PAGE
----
Courts have been quite circumspect with both expresidents and sitting chief executives. Supreme Court opinions have emphatically asserted the rule of lawand the Court's prerogative to say what the law isbut, as noted in Marbury, the Burr case, and Mississippi v. Johnson, judges in fact usually accept very nominal compliance, and constitutional authorities have generally interpreted Court accommodations as claiming little or no authority over the president in an official capacity. The issue in United States v. Nixon (1974) was quite different. President Richard Nixon was suspected of knowledge of an illegal breakin at Democratic party headquarters and of being involved in a coverup to protect the perpetrators. (He was, in fact, an unindicted coconspirator, not publicly identified nor proceeded against because of legal doubts about indicting a sitting president.) Nixon had in his possession tapes of conversations likely to be able to resolve the issue, and the prosecutor was able to identify the conversations for which tapes were sought with great particularity. Under such circumstances, presidential immunity is at a minimum. Because criminal proceedings were never instituted against Nixon, the issue of presidential answerability on criminal charges remained poorly defined, in contrast to the considerable clarification of the nature and limits of executive privilege that were this case's result. The controlling statement of presidential immunity is found in Nixon v. Fitzgerald (1982), a case decided by a narrow 5to4 vote with two concurrences by Chief Justice Warren Burger. The majority held that a president could not be personally sued for dismissing a federal employee, even though it was alleged that the dismissal was retaliation for the employee's whistleblowing cooperation with a congressional committee. The singular importance of the president's duties requires freedom from private lawsuits for decisions taken within the outer perimeter of the office (p. 755). Basing its argument ambiguously on both constitutional and functional grounds, Justice Lewis Powell's plurality opinion reserved the question whether Congress could define and delimit executive immunity. Burger's concurrence argued that there is a sweeping constitutional underpinning for absolute immunity. The four dissenters argued that the decision removed the president from the rule of law, a view denied by both Powell and Burger, who pointed out that the possibility of other kinds of criminal and civil proceedings remained open. The dissenters also argued that the Court was inconsistent in view of its support of the qualified immunity test of Butz v. Economou for other executive branch employees. This test was followed in the companion case of Harlow v. Fitzgerald (1982), which was decided by a vote of 8 to 1. If adequate protection could be given such officials by granting selective immunity in most instances and absolute immunity only in highly specific functional circumstances, why could not such an approach be used for the president? Obviously, the majority believed, as Burger asserted in his dissent in Harlow, that an approach that would treat the president, cabinet members, and presidential subordinates on the same plane constitutionally would be egregiously wrong (p. 828). Indeed, Burger argued that presidential aidesas direct instruments of the presidentare entitled to more constitutional protection than Cabinet members, on analogy with congressional aides.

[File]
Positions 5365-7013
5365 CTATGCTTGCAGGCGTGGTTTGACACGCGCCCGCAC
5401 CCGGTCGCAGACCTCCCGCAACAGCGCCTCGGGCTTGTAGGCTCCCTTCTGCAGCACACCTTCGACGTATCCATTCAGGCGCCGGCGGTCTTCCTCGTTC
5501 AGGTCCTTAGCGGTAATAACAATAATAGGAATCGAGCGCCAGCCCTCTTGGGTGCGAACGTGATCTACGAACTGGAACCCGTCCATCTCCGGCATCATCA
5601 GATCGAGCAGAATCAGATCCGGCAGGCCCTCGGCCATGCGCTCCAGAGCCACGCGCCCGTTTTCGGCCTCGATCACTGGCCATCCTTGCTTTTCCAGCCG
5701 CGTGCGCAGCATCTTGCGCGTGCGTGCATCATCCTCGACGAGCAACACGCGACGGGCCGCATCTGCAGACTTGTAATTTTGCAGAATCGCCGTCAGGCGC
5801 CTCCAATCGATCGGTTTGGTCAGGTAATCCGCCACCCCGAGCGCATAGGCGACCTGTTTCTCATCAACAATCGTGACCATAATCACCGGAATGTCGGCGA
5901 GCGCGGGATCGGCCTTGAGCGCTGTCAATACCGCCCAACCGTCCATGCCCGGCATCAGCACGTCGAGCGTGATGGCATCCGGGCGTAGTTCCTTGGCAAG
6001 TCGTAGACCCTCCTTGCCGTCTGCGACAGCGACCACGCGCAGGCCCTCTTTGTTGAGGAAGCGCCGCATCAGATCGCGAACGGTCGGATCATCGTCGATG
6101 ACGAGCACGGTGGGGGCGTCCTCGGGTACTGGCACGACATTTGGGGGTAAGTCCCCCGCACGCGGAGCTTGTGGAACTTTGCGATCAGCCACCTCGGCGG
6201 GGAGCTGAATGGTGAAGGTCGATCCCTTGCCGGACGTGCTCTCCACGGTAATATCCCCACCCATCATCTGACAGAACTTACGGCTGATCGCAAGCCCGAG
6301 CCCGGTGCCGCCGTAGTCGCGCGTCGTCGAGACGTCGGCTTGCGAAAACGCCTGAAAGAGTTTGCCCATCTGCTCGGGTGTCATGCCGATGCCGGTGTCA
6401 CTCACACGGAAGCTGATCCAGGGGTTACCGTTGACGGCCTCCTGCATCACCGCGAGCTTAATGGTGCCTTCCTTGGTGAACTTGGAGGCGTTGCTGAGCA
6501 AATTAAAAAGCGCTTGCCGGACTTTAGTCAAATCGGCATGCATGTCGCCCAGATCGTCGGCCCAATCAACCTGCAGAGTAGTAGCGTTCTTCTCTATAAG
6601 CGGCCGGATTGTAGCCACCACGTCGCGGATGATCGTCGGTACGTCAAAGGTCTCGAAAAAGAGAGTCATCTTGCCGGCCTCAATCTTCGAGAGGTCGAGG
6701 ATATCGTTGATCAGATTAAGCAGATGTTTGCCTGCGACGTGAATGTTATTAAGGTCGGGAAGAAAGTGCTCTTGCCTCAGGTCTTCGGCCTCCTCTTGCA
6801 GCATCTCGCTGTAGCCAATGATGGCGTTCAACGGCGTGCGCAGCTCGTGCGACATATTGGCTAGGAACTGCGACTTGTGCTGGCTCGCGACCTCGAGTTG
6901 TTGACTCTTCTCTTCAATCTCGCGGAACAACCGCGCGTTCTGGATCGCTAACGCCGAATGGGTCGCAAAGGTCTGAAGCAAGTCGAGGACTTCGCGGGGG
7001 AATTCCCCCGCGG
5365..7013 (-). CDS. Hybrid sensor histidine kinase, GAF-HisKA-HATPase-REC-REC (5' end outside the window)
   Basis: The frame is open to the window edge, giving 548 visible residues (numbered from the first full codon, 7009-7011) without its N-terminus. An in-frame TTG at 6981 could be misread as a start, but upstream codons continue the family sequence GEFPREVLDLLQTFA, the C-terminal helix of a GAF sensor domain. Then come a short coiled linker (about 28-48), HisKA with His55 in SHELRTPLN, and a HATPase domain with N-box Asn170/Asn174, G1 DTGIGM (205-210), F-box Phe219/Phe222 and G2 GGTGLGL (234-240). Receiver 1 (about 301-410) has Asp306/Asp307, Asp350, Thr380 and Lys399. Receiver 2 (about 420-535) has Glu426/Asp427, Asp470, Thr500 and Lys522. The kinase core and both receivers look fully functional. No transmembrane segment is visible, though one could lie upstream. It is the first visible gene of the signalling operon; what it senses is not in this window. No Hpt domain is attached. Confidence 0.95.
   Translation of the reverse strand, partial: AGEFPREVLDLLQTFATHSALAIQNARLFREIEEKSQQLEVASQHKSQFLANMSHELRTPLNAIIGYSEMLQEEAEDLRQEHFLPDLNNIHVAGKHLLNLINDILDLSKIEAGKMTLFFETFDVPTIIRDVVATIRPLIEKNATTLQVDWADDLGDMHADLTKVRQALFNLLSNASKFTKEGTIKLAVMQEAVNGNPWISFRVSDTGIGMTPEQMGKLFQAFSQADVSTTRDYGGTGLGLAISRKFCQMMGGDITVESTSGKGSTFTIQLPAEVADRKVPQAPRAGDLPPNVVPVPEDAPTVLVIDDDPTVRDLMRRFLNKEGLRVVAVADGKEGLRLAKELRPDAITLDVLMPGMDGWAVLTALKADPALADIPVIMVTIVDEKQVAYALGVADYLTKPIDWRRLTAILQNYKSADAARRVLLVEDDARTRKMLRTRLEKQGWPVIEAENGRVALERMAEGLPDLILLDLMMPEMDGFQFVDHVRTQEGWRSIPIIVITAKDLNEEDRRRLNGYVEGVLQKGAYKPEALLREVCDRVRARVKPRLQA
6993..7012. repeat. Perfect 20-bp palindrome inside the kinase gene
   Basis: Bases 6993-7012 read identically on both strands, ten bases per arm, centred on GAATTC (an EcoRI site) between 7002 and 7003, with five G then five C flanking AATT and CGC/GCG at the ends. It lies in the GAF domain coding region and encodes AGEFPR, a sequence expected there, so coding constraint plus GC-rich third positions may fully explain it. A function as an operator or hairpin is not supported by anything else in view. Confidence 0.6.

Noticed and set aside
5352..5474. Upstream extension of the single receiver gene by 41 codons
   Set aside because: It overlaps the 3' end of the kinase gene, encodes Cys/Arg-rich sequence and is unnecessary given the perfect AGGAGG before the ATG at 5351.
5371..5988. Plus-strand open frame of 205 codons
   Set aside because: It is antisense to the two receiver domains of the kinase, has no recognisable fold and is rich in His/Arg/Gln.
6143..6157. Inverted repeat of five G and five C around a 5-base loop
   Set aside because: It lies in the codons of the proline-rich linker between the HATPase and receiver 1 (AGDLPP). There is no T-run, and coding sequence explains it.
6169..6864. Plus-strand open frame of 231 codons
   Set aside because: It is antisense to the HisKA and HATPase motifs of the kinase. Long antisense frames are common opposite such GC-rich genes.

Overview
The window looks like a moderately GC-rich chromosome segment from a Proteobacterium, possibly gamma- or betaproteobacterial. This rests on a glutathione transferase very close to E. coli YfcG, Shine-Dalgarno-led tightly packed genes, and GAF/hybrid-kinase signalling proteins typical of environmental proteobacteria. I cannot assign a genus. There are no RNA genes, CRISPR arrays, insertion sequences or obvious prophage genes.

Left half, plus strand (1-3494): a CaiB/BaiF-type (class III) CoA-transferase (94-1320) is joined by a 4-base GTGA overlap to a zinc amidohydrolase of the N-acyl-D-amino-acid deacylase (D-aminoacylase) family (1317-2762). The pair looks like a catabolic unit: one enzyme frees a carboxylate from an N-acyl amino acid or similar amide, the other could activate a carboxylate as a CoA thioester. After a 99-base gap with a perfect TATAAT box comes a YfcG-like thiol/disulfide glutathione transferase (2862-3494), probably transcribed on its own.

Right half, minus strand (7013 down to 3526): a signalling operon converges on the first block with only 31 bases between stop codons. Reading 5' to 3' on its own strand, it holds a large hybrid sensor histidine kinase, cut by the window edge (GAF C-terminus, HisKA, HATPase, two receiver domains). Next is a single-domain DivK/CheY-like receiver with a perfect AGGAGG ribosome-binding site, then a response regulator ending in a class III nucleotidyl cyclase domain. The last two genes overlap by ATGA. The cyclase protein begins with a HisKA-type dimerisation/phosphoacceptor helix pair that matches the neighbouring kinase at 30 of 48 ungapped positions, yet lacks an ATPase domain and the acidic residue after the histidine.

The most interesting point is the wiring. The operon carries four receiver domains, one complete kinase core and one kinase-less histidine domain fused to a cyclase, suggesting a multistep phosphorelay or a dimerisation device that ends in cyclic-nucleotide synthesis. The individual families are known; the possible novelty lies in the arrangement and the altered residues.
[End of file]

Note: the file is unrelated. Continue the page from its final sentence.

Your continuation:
In 1997, during the height of controversy surrounding President Bill Clinton's alleged sexual misconduct, the Supreme Court unanimously rejected any right of a sitting president to quash or to postpone civil suits unconnected with the exercise of presidential authority during tenure as chief executive. In Jones v. Clinton(520 U.S. 681 [1997]), an Arkansas state employee brought a suit seeking damages, claiming that then Governor Clinton had made crude and unwanted sexual advances toward her and that she had been punished for rejecting them. The majority opinion by Justice John Paul Stevens noted that only three previous sitting presidents had faced civil suits, indicating no great likelihood of excessive burden on future executives. The courts could thus be trusted to accommodate presidential schedules and needs. Justice Stephen Breyer's concurrence suggested that time and similar accommodations should be given constitutional status and not be at the whim of the myriad judges in the United States. He agreed, however, that the president has no inherent immunity and this case suggested no special reason for immunity. In the subsequent proceedings, ironically, the judge was quite accommodating, but the president's misleading deposition on tape unleashed perjury charges, played into the hands of the Special Prosecutor Ken Starr, and helped engender Clinton's impeachment proceedings. Many, if not most, commentators believe that the Jones decision was politically naive and likely to foster future politically motivated litigation. Despite some sweeping language in the Jones opinion, it remains open whether criminal procedures could be instituted against a sitting president. Certainly, criminal charges would distract, to a great degree, a president from discharging his or her duties. Although Aaron Burr and Spiro Agnew were indicted while sitting vice presidents (Burr for killing Alexander Hamilton and Agnew for taking bribes while serving as the governor of Maryland), the vice presidency, in practical terms, is not a crucial office. Nor does the vice president embody a branch of government as the executive inherently does.